Ten ways to get prepared now for tax time, courtesy IRS

| 22 Feb 2012 | 07:50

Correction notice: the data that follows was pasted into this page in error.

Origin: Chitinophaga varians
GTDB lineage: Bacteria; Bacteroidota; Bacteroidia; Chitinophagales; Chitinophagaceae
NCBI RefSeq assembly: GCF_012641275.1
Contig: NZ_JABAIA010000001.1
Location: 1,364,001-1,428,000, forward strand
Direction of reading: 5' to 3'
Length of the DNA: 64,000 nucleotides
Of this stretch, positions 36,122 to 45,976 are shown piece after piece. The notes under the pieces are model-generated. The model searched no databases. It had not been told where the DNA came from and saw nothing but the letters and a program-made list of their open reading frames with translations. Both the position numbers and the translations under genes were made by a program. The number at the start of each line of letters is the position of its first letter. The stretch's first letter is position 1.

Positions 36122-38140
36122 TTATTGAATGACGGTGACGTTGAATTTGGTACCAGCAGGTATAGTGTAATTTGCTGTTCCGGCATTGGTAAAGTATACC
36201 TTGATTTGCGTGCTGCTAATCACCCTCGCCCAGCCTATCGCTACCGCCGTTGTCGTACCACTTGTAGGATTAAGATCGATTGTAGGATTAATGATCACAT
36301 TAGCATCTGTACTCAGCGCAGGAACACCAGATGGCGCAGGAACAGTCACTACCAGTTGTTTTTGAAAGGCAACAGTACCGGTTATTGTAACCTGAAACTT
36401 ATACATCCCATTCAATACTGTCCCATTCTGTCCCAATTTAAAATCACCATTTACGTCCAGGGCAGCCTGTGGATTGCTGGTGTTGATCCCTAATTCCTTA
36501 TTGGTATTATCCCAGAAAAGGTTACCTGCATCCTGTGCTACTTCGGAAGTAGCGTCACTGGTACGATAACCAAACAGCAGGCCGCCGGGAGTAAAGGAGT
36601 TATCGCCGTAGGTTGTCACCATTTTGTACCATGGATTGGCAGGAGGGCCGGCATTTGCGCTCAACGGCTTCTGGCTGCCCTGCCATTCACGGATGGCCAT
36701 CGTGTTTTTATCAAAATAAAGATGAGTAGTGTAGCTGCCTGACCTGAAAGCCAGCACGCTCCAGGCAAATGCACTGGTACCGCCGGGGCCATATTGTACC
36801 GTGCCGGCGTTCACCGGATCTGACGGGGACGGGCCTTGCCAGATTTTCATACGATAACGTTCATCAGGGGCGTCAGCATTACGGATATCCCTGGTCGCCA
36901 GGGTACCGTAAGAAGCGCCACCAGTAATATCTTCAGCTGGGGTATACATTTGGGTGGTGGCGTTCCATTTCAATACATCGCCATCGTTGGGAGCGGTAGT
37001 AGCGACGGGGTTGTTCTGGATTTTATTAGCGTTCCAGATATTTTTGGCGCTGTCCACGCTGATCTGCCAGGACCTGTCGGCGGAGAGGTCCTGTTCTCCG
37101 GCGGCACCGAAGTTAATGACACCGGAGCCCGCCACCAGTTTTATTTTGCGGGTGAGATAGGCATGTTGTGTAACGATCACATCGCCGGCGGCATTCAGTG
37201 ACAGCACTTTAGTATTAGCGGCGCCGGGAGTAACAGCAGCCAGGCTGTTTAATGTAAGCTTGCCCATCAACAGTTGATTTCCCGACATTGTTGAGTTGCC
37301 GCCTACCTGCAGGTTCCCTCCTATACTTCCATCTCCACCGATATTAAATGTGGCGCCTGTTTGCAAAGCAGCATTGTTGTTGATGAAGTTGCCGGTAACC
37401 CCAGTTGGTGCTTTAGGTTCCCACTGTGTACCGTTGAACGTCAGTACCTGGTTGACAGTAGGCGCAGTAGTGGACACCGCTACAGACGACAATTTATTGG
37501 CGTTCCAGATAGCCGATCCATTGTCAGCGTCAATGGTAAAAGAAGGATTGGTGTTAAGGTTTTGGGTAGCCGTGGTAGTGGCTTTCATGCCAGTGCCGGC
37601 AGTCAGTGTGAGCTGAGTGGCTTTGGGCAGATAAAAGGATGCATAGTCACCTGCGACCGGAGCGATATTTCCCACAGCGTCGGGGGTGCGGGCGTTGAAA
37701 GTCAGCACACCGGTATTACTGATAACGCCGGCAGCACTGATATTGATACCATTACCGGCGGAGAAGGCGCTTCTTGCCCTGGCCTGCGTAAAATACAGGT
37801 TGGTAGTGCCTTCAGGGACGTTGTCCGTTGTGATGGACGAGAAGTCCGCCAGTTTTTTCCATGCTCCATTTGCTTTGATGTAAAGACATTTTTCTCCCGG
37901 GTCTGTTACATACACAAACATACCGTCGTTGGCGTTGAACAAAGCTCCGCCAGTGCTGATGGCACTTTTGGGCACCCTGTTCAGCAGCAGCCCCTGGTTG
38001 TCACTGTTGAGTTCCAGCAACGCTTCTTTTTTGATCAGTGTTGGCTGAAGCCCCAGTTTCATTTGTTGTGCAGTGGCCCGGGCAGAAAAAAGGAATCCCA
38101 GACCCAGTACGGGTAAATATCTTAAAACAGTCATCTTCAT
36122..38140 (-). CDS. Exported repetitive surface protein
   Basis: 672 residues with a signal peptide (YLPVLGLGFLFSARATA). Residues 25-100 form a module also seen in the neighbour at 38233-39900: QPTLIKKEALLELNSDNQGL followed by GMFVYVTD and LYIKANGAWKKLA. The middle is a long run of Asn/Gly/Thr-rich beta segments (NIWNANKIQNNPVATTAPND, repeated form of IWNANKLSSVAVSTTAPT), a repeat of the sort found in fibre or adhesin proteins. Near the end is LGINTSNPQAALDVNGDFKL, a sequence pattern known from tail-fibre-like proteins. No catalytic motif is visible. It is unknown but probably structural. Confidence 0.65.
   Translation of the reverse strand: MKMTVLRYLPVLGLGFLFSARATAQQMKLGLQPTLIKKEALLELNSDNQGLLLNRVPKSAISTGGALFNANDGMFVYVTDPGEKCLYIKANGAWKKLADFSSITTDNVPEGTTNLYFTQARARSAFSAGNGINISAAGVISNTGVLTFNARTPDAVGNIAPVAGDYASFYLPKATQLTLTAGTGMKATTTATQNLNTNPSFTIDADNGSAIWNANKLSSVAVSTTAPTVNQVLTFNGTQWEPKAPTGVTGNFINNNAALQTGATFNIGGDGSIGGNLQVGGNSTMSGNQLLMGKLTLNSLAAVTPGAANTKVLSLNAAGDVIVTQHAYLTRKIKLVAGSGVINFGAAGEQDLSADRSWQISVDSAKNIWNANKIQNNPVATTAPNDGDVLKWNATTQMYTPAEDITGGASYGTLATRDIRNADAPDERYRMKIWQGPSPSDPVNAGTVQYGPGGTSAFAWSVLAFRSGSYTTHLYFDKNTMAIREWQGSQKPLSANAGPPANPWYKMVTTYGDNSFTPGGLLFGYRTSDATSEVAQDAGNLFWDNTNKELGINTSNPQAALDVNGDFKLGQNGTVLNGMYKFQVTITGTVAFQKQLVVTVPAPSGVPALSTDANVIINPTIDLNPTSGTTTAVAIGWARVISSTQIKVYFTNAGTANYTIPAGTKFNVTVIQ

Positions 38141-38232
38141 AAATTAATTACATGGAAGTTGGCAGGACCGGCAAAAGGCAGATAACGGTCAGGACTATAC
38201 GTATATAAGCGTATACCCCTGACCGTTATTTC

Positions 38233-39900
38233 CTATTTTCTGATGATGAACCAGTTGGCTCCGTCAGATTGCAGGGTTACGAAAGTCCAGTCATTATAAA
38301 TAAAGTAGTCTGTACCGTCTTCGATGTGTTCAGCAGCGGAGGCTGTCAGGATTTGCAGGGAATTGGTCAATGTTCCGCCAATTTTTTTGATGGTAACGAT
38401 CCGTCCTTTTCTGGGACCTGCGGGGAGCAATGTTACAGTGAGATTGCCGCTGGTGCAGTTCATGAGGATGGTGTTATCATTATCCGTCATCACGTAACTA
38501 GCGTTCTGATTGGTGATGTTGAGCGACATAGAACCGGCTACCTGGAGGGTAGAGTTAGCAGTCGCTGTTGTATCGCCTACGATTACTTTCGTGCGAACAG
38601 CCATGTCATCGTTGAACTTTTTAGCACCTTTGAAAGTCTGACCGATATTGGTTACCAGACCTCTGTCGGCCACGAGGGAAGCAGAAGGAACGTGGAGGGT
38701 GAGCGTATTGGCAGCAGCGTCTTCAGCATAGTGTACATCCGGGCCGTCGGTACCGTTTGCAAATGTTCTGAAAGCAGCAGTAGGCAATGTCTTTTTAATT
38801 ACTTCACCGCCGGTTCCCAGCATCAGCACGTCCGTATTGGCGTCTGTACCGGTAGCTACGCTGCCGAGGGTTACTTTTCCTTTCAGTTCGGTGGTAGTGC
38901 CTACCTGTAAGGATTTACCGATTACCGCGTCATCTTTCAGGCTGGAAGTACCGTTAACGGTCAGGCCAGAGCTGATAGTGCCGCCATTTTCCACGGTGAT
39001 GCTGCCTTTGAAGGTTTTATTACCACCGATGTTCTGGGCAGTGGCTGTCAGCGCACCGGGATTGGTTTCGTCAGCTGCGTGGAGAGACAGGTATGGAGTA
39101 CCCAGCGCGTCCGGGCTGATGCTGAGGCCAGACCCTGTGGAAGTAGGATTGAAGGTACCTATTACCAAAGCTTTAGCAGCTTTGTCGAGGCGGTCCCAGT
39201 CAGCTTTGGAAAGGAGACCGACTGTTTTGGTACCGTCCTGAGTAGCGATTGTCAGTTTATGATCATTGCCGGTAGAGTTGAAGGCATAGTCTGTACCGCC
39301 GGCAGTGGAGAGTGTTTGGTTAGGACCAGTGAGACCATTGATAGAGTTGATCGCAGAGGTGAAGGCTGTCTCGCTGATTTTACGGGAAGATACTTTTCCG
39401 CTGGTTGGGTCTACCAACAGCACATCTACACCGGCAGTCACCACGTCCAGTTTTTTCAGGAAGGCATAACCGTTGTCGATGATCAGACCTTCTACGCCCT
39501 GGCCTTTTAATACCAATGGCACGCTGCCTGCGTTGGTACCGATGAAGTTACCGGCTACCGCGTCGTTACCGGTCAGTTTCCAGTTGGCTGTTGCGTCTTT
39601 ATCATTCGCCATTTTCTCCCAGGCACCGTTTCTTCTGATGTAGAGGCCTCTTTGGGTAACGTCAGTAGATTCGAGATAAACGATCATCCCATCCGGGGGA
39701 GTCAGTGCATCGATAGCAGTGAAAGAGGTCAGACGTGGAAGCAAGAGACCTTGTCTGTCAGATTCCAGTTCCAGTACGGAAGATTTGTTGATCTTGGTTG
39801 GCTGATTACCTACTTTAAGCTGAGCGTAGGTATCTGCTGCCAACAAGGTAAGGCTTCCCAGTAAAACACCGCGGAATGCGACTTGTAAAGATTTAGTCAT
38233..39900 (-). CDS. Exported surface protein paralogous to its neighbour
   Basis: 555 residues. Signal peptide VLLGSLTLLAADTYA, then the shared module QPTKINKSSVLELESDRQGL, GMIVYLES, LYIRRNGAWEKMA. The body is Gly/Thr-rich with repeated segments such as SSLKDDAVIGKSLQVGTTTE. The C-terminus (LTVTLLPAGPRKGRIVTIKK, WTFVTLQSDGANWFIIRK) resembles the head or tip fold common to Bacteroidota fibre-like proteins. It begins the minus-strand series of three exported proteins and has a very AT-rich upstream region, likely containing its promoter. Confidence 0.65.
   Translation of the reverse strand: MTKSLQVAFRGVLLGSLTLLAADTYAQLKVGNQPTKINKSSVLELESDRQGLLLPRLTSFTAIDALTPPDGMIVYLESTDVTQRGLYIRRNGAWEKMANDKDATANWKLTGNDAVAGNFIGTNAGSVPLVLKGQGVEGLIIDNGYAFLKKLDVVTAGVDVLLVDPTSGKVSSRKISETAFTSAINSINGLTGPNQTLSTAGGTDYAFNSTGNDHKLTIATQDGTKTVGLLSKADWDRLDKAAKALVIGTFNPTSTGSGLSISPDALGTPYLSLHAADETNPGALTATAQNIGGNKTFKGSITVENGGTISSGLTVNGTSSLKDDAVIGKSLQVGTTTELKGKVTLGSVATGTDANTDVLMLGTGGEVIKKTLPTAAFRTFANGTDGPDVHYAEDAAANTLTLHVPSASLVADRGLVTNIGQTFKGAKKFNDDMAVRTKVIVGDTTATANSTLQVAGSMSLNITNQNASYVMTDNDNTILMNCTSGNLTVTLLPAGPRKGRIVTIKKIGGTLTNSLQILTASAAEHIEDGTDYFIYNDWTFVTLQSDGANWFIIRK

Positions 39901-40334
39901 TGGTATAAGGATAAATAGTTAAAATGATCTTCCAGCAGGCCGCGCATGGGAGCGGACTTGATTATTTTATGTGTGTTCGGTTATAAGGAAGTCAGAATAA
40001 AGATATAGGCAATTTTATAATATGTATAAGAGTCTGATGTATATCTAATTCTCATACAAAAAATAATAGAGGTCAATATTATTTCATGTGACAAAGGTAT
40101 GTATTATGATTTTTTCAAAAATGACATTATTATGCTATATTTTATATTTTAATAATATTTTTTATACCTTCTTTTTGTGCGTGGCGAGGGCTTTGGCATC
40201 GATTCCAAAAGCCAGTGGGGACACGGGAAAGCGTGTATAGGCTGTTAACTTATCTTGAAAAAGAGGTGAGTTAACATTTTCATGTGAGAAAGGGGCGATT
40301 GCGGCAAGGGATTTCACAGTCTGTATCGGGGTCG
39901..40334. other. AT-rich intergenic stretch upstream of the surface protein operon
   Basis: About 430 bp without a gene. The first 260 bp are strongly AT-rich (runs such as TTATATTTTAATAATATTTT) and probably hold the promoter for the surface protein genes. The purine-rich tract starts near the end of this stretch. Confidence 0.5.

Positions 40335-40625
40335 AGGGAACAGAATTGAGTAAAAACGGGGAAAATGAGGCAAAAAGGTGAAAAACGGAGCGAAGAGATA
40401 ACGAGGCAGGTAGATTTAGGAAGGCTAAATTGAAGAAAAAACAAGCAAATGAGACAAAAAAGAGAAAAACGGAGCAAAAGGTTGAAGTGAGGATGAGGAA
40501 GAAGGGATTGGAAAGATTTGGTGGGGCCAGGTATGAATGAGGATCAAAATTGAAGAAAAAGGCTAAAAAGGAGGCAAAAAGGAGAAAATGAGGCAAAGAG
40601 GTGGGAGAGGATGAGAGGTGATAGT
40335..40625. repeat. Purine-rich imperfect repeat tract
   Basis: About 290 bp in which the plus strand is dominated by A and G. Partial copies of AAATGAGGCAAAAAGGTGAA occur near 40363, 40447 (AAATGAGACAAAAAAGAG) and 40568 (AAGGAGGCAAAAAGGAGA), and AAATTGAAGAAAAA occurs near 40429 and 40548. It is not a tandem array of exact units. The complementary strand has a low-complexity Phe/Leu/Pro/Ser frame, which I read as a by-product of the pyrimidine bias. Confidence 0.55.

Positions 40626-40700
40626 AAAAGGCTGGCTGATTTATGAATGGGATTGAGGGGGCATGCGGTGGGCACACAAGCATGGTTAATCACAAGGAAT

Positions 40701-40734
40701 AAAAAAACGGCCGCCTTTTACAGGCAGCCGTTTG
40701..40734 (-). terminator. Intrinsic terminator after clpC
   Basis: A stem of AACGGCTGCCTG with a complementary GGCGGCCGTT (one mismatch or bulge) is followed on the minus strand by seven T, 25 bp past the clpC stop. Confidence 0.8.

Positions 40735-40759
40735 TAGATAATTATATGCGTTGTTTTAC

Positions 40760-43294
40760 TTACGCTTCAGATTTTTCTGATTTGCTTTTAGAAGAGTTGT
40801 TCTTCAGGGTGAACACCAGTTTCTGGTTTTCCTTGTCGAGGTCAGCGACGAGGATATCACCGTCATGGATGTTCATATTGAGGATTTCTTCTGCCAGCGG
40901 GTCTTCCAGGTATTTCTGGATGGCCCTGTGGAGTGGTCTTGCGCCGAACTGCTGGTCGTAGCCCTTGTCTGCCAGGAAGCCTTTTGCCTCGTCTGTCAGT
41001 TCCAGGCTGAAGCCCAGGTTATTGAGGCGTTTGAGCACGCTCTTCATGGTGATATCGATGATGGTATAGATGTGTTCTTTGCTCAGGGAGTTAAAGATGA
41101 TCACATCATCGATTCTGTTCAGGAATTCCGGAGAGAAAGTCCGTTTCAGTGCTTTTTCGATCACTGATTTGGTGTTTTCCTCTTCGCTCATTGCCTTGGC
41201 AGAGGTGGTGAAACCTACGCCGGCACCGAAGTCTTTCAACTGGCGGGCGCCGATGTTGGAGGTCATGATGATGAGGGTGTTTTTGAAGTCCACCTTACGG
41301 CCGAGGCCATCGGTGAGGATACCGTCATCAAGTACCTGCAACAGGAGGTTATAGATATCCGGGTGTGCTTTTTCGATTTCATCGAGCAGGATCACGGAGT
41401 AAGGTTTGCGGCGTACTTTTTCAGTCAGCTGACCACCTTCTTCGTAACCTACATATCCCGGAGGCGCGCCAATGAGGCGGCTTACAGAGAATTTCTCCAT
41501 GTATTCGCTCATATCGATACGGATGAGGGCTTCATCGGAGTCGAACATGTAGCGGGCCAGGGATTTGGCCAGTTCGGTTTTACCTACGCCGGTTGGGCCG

Taxpayers are encouraged to get a head start on preparing their taxes, especially since early filers avoid the last minute rush and get their refunds sooner. Here are 10 ways to get a jump on your taxes before the April 15 deadline is here, according to the IRS. Gather your records in advance. It’s never too early to start getting together any documents or forms you’ll need when filing your taxes: receipts, canceled checks, and other documents that support an item of income or a deduction you’re taking on your return. Also, be on the lookout for W-2s and 1099s, coming soon from your employer or financial institutions. Find your forms. Whether you file a 1040 or 1040-EZ, you can download all IRS forms and publications from the IRS.gov Web site or request them by calling 800-TAX-FORM (800-829-3676). Do a little research. Check out IRS Publication 17 on IRS.gov. It’s a comprehensive collection of information for taxpayers highlighting everything you’ll need to know when filing your return. Review Publication 17 to ensure you’re taking all credits and deductions for which you’re eligible. Publication 17 can be requested by calling the IRS at 800-TAX-FORM (800-829-3676). Think ahead to how you’ll file. Will you prepare your return yourself or go to a preparer? Do you qualify to file at no cost using “Free File” only available at the IRS.gov Web site? Are you eligible for free help at an IRS office or volunteer site through the Volunteer Income Tax Assistance Program? Will you purchase tax preparation software or file online? Give yourself time to weigh them all and find the option that best suits your needs. Take your time. Rushing to get your return filed increase the chance you will make a mistake and not catch it. Take your time to ensure you do not miss out on any tax deductions, credits and benefits. Double-check your return. Mistakes will slow down the processing of your return. In particular, make sure all the Social Security numbers and math calculations are correct as these are the most common errors made by taxpayers. Taking care will reduce your chance of making an error. The error rate on paper filed returns is approximately 20 percent, one out of every five returns filed, compared to only about 1 percent with an e-filed tax return. Consider e-file. When you file electronically, the computer will handle the math calculations for you, and you will get your refund in about half the time it takes when you file a paper return. E-filing is available through the IRS.gov Web site. Taxpayers can also file for free and online at IRS.gov using the Free File Program. The Free File Program can be used by taxpayers with an Adjusted Gross Income (AGI) of $56,000 or less. Think about direct deposit. If you elect to have your refund directly deposited into your bank account, you’ll receive it faster than waiting for a check by mail. You can expect to receive your refund in as little as 10 days by filing your tax return electronically along with requesting your refund via direct deposit. The official IRS Web site is a place to find everything you’ll need to file your tax return.: tax forms, tax tips, Frequently asked questions (FAQs) and updates on tax law changes. Check out the “1040 Central” feature at IRS.gov during the filing season. If you run into a problem, visit www.IRS.gov Web site or call 800-829-1040.